Taken rather late in the day at the Pinnacle Nature Reserve in Canberra.
Archive for July, 2016
That’s what Paolo (Warwick Fyfe in Opera Australia’s production) says in Simon Boccanegra when he is forced to curse himself.
It’s also what I thought when I went tonight for the third time and saw a replacement cast sheet for not one artist (Natalie Aroyan) as expected but two. The second slot was for Michael Honeyman, replacing George Petean in the title role.
I confess I had wondered, when I contemplated the three performances (Tuesday, Thursday and Saturday) in a row how Petean would manage. It’s a big sing – and there will have been a dress rehearsal not far behind that as well.
The lot of an understudy/cover can be a thankless one. After the initial disappointment, Michael Honeyman grew on me. He couldn’t match Petean’s gasp-inducing stage fall at the end, and he was better at the stentorian moments than the lyrical, but he deserved the warm reception he received at the end.
Amusingly, the poisoned glass was broken when Diego Torres sank an impassioned dagger into the table on which it awaited Boccanegra after being baited by Paolo (Fyfe) and fell to the floor. Mr Honeyman had to come in with a fresh glass. Properly, this should have called for a total rewrite of the ending of the opera.
In the pit, there was also a bit of covering going on: Katherine Lukey and Catalin Ungureanu stepped up to the front violin desks instead of Jun Yi Ma and Huy-Nguyen Bui. (There had been a matinee performance of Così.) I don’t know if it was a coincidence or a matter of third-time lucky/better, but the first violins definitely made a better fist of the moment extracted above than in the first two performances.
On Thursday to the second and my second performance of Opera Australia’s revival of its 2000 production of Simon Boccanegra. Above is the state of the house just before (metaphorically speaking) curtain up. An usher described it to me as “a light house.”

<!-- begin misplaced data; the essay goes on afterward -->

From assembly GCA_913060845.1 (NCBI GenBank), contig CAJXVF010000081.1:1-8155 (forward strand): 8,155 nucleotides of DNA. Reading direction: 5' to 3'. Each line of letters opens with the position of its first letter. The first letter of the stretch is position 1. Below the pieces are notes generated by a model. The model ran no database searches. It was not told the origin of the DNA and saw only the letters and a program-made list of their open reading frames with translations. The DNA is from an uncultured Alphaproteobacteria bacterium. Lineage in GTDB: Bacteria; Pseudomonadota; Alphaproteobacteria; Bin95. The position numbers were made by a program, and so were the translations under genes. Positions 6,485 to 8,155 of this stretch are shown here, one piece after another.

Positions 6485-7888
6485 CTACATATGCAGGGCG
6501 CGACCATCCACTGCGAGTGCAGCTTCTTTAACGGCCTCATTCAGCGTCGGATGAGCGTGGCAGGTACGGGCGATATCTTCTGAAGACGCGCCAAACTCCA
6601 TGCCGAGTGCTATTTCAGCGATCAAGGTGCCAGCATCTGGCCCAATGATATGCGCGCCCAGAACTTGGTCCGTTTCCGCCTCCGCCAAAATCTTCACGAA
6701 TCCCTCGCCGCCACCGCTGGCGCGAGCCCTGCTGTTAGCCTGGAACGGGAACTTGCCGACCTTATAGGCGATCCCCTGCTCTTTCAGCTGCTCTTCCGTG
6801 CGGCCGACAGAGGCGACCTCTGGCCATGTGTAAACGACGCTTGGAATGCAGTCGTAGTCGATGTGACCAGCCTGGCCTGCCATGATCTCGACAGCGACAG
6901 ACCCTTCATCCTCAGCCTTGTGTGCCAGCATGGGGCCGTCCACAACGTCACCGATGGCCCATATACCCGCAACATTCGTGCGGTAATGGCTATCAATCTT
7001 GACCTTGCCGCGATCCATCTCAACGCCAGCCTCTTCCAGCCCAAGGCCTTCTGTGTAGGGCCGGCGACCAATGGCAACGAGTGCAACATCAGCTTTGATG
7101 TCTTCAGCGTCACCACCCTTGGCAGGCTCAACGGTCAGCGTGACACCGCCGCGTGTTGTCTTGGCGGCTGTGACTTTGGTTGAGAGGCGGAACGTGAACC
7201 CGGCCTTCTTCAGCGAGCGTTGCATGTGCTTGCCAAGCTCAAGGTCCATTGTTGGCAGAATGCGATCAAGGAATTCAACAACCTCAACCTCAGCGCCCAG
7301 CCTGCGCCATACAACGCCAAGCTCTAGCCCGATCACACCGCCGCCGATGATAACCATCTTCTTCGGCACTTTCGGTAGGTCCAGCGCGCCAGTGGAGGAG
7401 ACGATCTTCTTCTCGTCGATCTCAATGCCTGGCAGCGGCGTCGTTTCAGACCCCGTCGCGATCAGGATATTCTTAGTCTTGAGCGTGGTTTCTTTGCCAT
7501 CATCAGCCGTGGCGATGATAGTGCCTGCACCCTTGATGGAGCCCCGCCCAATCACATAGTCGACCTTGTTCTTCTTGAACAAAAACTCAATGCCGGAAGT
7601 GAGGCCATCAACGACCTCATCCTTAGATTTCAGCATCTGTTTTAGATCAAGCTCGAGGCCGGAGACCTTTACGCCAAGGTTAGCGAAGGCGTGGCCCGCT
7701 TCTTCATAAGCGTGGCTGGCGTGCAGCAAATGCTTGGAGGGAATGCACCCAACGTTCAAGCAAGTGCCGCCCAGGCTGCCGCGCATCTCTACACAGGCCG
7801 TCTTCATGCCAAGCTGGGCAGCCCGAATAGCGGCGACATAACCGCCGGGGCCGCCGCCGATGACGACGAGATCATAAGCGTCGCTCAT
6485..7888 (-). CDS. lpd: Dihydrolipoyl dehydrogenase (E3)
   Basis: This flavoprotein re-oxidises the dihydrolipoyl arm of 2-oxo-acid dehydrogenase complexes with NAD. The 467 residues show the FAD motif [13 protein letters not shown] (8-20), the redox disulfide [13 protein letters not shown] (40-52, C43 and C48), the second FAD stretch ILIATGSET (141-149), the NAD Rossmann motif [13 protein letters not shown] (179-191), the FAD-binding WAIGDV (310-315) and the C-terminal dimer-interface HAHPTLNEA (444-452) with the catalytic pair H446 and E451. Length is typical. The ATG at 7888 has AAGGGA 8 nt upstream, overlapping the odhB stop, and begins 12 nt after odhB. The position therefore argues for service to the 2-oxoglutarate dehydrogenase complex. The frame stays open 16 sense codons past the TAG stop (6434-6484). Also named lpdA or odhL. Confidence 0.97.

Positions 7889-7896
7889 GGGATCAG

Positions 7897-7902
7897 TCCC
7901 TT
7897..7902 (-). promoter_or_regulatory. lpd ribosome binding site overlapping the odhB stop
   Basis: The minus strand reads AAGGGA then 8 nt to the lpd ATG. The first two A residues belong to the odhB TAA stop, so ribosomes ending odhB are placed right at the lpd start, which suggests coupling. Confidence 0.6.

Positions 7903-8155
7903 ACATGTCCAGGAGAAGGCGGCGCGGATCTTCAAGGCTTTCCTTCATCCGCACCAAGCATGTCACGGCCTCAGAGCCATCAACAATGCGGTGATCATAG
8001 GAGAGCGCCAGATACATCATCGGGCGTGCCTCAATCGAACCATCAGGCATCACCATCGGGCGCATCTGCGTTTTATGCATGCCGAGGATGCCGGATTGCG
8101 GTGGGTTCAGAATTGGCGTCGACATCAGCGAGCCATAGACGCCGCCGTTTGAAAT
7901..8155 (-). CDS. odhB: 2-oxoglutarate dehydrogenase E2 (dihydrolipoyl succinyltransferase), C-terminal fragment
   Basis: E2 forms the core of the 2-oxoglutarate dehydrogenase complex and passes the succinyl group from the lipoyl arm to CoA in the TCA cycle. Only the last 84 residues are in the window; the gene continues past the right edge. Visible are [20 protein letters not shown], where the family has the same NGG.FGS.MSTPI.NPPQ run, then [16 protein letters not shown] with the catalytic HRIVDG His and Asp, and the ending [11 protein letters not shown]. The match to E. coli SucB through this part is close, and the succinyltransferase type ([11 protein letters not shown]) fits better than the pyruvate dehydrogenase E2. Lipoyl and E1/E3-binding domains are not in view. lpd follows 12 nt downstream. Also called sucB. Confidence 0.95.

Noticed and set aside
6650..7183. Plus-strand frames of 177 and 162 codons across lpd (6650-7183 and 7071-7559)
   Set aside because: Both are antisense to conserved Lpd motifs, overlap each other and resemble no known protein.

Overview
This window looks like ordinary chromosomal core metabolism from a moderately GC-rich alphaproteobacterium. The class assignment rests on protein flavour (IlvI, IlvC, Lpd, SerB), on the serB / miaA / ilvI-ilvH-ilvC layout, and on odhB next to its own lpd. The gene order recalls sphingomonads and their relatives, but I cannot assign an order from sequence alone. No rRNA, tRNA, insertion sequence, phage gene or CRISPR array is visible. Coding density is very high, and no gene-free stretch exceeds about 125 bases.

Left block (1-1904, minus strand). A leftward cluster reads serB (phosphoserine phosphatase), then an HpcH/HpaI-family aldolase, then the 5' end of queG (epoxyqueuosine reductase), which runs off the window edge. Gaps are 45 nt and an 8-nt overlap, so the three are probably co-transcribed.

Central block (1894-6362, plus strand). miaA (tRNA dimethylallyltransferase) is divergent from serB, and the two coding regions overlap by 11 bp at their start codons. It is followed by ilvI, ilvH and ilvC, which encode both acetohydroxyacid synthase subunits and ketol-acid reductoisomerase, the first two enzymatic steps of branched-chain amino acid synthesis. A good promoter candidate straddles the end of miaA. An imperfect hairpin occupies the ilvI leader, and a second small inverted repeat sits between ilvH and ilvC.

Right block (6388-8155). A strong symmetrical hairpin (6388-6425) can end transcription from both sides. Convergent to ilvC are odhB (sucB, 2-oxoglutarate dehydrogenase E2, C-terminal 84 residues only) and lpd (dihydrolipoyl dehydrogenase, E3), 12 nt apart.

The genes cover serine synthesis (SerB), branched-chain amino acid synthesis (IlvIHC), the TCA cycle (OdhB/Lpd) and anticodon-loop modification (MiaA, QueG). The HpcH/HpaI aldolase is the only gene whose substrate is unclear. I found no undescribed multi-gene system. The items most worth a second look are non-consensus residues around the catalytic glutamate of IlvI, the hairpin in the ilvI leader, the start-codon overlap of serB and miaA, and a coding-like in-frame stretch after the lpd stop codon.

Second time was even better than the first. Which is why the light house is such a shame.
Some of that was the performance (trivial example: the torches in the final scene worked properly; less trivial example, some dodgy entries were fixed up) but more of it was that I had disentangled the plot better.
This is notoriously complicated.
In the prologue, Paolo (Warwick Fyfe: I still miss fat Warwick a bit but as he doesn’t need to be funny it’s less of a loss in this role) schemes to make Boccanegra doge of Genoa. Boccanegra is not especially keen for this but is persuaded in the hope that the nobleman Fiesco, who has locked up in his palace his daughter, Maria(1), with whom Boccanegra has had a daughter, Maria(2), would not refuse Boccanegra as son-in-law once he became doge.
Unfortunately, Maria(1) has just died. Fiesco refuses to be reconciled to Boccanegra unless Boccanegra returns to him Maria(2). Boccanegra cannot do that because the old woman to whose care he had entrusted Maria(2) has died and the child cannot be found.
Flash forward 25 [20?] or so years to Act I. Boccanegra is still doge. He visits Amelia, daughter of the noble house of Grimaldi. All of the Grimaldis save Amelia have been exiled. Boccanegra offers to pardon them: his intent is to persuade her to marry Paolo.
But Amelia is no Grimaldi. The true Amelia died as an infant and Amelia was smuggled in as a foundling to prevent the family estates being forfeited by reason of the exile of the men of the family. Amelia is Maria(2)! She is not interested in marrying Paolo as she loves Diego Torres.